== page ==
A simple question, a blizzard of emails, and a peek inside how Canada’s bureaucracy works


A simple question, a blizzard of emails, and a peek inside how Canada’s bureaucracy works 

 

BY TOM SPEARS, THE OTTAWA CITIZEN 

APRIL 17, 2012 

 

OTTAWA — The Citizen asked the National Research Council a simple question back in March: What’s this joint study that you and NASA are doing on falling snow?

The federal department never agreed to an interview. It sent an email instead, with technical details on equipment but without much information on the nature of the project.

It never even explained the study’s topic.

Before sending even that modest response, however, it took a small army of staffers — 11 of them by our count — to decide how to answer, and dozens of emails back and forth to circulate the Citizen’s request, discuss its motivation, develop their response, and “massage” its text.

A simple question, a blizzard of bureaucracy

All this for a question about how snow falls.

NASA, meanwhile, answered everything in a single phone call. It took about 15 minutes.

Now papers released under an access to information request show the Byzantine world of how federal departments respond to even the simplest request for information with second-guessing and internal strategy, but few answers.

First, the study:

NASA wanted to get a better understanding of snowstorms. Conventional radar shows where snow is falling but has trouble measuring the quantity.

So NASA teamed up with Environment Canada, the NRC and several universities to fly through and over falling snow in southern Ontario this winter. It used specialized equipment to analyse falling snow in different weather conditions.

We phoned a NASA scientist who happily described the project. It’s a good story: an offbeat look at the mysteries that winter still holds.

But it’s also a Canadian story, so the Citizen wanted to know more about Canada’s role. Why should Americans get all the credit?

Environment Canada wouldn’t talk because their expert was out of the office. We held the story for a day, and early the next morning we phoned the other federal participant, NRC. It supplied one of the aircraft, loaded with scientific gear.

We asked for an interview. That’s when the media relations machinery kicked into gear.

• First, an analyst labels the article’s expected tone as “positive/informative” and suggests agreeing to an interview.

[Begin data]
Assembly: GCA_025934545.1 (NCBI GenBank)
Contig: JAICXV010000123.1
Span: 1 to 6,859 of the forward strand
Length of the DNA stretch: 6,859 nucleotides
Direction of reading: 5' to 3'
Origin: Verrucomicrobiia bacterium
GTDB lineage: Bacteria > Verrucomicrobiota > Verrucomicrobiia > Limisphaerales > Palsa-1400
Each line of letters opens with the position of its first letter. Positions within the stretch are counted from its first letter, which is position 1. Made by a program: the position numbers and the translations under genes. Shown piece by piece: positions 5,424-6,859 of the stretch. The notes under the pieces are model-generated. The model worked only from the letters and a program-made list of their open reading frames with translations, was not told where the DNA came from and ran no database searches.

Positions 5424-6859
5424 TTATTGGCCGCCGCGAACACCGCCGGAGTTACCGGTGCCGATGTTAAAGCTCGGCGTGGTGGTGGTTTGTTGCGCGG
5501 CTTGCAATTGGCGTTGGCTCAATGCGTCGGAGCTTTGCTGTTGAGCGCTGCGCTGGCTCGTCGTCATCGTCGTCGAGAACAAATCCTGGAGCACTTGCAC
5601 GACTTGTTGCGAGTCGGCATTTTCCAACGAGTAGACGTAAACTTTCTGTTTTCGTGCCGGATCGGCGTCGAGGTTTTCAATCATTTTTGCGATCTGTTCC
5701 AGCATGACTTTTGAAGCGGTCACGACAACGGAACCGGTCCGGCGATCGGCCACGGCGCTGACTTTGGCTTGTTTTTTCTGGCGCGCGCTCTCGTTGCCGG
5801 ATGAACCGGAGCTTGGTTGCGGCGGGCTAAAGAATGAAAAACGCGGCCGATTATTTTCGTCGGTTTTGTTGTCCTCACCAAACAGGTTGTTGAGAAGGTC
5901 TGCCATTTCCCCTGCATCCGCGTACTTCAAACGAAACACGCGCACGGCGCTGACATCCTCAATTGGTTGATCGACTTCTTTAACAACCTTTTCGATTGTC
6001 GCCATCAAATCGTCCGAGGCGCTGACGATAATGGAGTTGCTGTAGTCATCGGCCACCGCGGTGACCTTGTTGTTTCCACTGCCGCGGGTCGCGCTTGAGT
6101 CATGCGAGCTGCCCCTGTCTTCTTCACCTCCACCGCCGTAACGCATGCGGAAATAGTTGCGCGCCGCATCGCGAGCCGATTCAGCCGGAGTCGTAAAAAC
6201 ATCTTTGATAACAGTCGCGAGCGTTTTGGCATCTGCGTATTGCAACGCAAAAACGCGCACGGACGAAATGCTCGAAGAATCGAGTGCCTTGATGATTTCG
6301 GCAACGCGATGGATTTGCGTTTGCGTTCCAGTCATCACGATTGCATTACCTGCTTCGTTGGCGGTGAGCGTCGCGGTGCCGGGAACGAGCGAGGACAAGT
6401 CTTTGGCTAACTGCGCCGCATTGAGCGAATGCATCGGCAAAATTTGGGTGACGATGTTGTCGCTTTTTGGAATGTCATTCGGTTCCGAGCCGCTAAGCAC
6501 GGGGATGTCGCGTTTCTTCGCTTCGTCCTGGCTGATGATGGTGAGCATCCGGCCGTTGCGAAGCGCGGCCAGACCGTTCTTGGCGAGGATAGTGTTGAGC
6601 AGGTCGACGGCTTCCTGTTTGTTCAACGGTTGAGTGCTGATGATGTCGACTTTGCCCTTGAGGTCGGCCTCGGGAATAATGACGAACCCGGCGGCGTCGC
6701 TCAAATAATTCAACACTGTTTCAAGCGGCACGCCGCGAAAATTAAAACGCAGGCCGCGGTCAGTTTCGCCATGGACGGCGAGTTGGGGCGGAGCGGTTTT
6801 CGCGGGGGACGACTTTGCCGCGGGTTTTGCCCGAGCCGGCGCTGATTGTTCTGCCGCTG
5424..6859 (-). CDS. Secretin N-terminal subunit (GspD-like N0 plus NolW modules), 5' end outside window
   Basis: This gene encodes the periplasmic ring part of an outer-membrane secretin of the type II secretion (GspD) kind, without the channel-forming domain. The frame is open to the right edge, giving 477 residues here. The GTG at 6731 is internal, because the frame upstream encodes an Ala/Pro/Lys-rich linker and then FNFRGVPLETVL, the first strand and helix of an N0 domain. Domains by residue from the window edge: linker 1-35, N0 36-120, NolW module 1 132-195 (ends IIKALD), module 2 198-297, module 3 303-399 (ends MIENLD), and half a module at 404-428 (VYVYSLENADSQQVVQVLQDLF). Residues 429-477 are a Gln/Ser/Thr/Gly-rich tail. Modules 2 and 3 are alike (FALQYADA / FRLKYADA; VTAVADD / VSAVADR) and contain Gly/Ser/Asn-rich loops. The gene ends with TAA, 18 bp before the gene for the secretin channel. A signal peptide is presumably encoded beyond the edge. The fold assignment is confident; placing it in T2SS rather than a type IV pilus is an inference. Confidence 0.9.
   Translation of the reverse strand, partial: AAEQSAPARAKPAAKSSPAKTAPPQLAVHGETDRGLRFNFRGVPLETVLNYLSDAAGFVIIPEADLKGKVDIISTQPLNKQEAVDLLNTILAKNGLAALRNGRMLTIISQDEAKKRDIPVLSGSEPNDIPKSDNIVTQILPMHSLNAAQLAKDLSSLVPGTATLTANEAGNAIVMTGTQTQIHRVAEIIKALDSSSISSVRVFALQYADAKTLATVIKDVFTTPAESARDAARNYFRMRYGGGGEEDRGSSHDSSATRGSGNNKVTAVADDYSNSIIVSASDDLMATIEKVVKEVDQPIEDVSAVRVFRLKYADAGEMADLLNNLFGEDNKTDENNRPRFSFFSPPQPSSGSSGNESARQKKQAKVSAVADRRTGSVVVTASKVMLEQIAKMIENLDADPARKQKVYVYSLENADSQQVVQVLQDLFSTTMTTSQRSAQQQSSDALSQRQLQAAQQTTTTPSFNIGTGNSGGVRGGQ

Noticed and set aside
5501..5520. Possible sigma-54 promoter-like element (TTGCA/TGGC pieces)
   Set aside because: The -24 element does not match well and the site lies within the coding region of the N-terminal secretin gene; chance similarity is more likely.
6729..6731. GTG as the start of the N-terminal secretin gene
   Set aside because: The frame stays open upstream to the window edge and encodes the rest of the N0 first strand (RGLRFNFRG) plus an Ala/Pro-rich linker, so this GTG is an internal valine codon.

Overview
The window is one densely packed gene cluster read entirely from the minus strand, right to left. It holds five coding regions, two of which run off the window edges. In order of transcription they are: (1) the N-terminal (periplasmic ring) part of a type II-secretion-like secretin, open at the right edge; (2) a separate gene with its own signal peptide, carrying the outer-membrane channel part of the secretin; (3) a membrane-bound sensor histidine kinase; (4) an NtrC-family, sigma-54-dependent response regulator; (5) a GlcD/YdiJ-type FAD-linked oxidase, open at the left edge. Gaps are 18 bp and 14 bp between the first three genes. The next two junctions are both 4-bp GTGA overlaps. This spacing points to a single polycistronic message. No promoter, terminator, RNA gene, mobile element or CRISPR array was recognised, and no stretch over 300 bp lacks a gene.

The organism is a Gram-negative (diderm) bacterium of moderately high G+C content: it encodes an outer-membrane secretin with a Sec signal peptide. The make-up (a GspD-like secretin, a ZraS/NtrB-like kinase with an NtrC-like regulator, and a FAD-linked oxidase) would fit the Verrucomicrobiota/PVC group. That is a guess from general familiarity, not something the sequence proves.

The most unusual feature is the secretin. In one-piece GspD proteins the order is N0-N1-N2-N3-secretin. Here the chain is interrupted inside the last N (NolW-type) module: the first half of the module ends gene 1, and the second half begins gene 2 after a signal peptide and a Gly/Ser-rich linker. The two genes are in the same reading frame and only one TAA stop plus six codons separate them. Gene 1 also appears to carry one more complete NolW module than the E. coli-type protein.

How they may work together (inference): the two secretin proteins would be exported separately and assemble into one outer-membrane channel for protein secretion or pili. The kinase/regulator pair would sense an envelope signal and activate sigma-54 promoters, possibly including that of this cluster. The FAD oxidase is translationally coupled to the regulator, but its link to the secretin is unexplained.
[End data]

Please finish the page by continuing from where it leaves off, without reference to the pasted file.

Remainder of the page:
• But the director general of NRC’s communications and corporate relations branch kills that idea via email: “I am not convinced we need an interview. A few lines on our involvement are fine. Let me see them first.”

• The department emails the Citizen and promises an answer by 1 p.m.

• Senior officials approve release of a drawing showing where W- and X-band radar and other instruments are mounted on a Convair. This is a long way from the hoped-for interview, which would have asked questions along the lines of: Why do you want to study snow?

• The department mulls the wording of its message. For example: That the NRC “has been conducting airborne atmospheric research projects for more than 20 years in collaboration with universities, government, and other scientific organizations,” and that it participated in “NASA’s Global Precipitation Measurement Cold Season Precipitation Experiment (GCPEx) snow study over Ontario, Canada.” Funding came from the Canadian Space Agency.

There’s additional material on wide areas of research activities for the aircraft. A staffer promises to “trim these down a bit and send to the journo.”

• After 2 p.m., and still no interview. A staffer suggests that the Citizen story will be “for laymen.” As such, he suggests this explanatory material: “NRC was to collect and analyse unique ground and airborne in-situ and radar datasets that will be used to characterize the radar signatures of glaciated and mixed-phase clouds.”

• The department shortens its “lines” to say very little. The nine-sentence message now adds up the number of flights, number of instruments, and number of government partners. Curiously, there’s no explanation of what aspect of snow they were studying.

As staff debate two potential written responses, the marketing manager for the NRC’s Institute for Aerospace Research wonders whether they shouldn’t just talk to the reporter. “The story then becomes more about us (and our Canadian partners) rather than NASA.”

• The newly released papers don’t show a response to his suggestion, but no interview is ever granted. The media lines go out, now shortened to seven snow-free sentences and an aircraft drawing, and well after the Citizen’s story is substantially written.

The finished article mentions NRC’s involvement as a courtesy, but can say little beyond that. NASA has talked with enthusiasm about the joy of studying snow and its mysteries. NRC has sent an email describing the number of pieces of equipment on an airplane.

A plaintive little note circulates within NRC the next day: “NRC is mentioned only in the last para (i.e. paragraph of the article), but with no mention of our science contribution.”

That’s all right, a staffer commented, because the newspaper never really wanted information on NRC anyway.

A simple question, a blizzard of emails, and a peek inside how Canada’s bureaucracy works.

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